Boosting energy efficiency and renewables and providing food for a future world of eight billion will dominate next year's UN Rio+20 conference, the talks' co-coordinator said on Thursday.
The June 4-6 event in Rio de Janeiro is taking place 20 years after the landmark 1992 Earth Summit that set down UN conventions for protecting biodiversity and tackling climate change.
In a meeting with journalists in Paris, envoy Brice Lalonde, a former French ecology minister, said next year's event "will probably confirm the principles of Rio."
But, he indicated it would not launch any top-down projects on a similar horizon-scanning scale.
"1992 was just after the fall of the Berlin Wall, so the geopolitical situation was different compared with today," said Lalonde, saying many countries today fretted about their budgets and prospects for growth.
As a result, the focus in Rio will be on the "green economy" and on practical work to spur sustainable development, he said.
"At the top of the list is energy, which of course is the key for addressing climate change," Lalonde said.
The conference could endorse pledges to provide universal access to energy, halve "energy intensity" and double the share of renewables in the world's energy mix by 2030.
Food security would be another target. The world's population is officially set to reach seven billion on October 31, and is likely to reach eight billion within another two decades.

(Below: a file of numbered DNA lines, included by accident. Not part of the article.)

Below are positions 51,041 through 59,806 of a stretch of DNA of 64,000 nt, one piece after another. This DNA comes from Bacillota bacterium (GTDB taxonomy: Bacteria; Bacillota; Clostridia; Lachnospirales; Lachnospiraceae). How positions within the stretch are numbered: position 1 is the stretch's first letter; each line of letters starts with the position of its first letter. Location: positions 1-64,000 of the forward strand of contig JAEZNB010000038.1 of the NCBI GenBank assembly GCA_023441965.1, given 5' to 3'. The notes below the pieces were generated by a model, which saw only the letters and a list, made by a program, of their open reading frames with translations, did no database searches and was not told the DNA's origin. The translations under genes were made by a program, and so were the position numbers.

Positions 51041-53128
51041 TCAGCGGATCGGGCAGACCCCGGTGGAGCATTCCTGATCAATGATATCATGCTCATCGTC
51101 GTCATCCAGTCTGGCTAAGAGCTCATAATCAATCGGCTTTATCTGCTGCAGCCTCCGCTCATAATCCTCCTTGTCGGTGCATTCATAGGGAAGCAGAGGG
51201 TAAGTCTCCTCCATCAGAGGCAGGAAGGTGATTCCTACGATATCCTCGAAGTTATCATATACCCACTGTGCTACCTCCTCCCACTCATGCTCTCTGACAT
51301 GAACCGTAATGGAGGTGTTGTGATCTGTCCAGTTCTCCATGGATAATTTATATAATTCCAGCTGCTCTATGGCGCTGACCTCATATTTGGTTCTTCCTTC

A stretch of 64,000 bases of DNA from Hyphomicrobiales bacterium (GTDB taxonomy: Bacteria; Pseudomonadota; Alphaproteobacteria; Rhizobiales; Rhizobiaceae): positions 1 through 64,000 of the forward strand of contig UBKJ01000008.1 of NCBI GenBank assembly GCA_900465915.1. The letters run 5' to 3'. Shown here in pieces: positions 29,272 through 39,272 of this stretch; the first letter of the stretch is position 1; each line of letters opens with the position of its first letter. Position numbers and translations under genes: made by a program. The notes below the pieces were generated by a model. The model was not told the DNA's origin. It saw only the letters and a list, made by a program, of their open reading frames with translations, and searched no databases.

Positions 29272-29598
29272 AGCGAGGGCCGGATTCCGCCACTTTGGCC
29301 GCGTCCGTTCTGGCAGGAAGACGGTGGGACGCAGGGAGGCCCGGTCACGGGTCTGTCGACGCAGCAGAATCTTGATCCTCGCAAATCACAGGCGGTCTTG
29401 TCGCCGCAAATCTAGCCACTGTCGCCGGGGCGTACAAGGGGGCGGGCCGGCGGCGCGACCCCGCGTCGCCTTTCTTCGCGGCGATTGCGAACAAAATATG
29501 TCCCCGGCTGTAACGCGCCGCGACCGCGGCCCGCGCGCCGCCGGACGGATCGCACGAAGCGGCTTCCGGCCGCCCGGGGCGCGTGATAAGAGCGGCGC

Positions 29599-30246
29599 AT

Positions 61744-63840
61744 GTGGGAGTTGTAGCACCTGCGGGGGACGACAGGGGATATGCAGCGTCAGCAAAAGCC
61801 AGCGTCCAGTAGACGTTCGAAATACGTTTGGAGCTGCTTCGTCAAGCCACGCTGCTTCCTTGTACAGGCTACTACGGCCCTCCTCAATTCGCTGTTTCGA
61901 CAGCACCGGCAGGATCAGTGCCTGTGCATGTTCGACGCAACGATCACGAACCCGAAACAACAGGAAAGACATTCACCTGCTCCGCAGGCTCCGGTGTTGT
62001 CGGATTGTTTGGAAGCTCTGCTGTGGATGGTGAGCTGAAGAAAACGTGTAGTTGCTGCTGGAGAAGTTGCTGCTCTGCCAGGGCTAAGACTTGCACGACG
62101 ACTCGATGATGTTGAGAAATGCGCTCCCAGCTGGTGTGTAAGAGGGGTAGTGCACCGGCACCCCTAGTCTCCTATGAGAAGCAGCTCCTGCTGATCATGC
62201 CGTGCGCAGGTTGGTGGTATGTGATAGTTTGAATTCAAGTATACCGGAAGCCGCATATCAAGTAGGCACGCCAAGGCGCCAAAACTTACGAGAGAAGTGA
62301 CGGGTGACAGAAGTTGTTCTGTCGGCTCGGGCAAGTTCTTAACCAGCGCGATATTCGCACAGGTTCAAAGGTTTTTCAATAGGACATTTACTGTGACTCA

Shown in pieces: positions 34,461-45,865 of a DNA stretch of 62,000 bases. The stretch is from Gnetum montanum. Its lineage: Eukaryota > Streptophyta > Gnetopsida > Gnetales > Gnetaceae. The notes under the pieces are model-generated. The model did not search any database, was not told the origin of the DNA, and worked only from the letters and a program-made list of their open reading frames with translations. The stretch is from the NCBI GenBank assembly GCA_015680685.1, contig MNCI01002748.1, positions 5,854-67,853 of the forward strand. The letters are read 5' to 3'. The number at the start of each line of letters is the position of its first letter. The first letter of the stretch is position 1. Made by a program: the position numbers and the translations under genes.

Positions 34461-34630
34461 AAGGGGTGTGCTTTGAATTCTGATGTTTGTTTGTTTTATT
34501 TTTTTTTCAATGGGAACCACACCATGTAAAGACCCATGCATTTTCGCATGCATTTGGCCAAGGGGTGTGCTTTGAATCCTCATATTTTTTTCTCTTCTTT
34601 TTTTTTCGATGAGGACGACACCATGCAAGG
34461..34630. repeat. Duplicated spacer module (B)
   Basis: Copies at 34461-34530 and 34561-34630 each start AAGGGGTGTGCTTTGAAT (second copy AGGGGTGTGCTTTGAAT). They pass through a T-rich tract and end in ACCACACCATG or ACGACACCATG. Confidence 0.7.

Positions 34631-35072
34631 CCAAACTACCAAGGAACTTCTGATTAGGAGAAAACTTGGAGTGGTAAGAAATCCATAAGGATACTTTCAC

"With a billion more people coming onto the planet by 2030, how do we boost nutritional security but without using more water, land or energy?" said Lalonde.
Other likely "concrete" objectives will be cooperation on improving the quality of life in cities, saving the oceans from pollution and over-fishing, and strengthening international help in disasters, a request put forward by Japan, he said.
The UN is canvassing governments and non-governmental organisations for their views on what the conference's political document should contain.
These opinions will be condensed into a "zero draft" that will then be hammered out in negotiations due to finish in late May, said Lalonde.
Apart from the talks at political level, the conference will also host meetings gathering activists, businesses, donors and representatives from regions and cities.
"Action starts at the local and national level. Nothing will happen at UN level if nothing happens in individual countries," said Lalonde.
Rio+20 has not been designated a summit because heads of state and government have yet to say whether they will attend. The last big environmental summit, in Copenhagen in December 2009, which sought to seal a global pact on a climate change, was a near-fiasco.
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